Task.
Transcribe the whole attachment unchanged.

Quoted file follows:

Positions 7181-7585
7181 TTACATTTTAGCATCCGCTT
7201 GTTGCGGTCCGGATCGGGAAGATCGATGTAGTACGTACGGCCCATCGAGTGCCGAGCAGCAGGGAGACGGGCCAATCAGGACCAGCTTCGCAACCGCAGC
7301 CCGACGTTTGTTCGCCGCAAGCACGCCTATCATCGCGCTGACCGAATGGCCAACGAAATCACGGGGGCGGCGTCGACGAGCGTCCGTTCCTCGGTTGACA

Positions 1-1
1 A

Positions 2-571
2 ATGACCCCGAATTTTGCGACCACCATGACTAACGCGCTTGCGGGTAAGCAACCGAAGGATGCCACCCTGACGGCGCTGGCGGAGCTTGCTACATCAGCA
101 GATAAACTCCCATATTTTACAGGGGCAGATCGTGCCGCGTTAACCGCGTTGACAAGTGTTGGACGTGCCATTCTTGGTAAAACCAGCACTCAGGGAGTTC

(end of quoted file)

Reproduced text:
Positions 7181-7585
7181 TTACATTTTAGCATCCGCTT
7201 GTTGCGGTCCGGATCGGGAAGATCGATGTAGTACGTACGGCCCATCGAGTGCCGAGCAGCAGGGAGACGGGCCAATCAGGACCAGCTTCGCAACCGCAGC
7301 CCGACGTTTGTTCGCCGCAAGCACGCCTATCATCGCGCTGACCGAATGGCCAACGAAATCACGGGGGCGGCGTCGACGAGCGTCCGTTCCTCGGTTGACA

Positions 1-1
1 A

Positions 2-571
2 ATGACCCCGAATTTTGCGACCACCATGACTAACGCGCTTGCGGGTAAGCAACCGAAGGATGCCACCCTGACGGCGCTGGCGGAGCTTGCTACATCAGCA
101 GATAAACTCCCATATTTTACAGGGGCAGATCGTGCCGCGTTAACCGCGTTGACAAGTGTTGGACGTGCCATTCTTGGTAAAACCAGCACTCAGGGAGTTC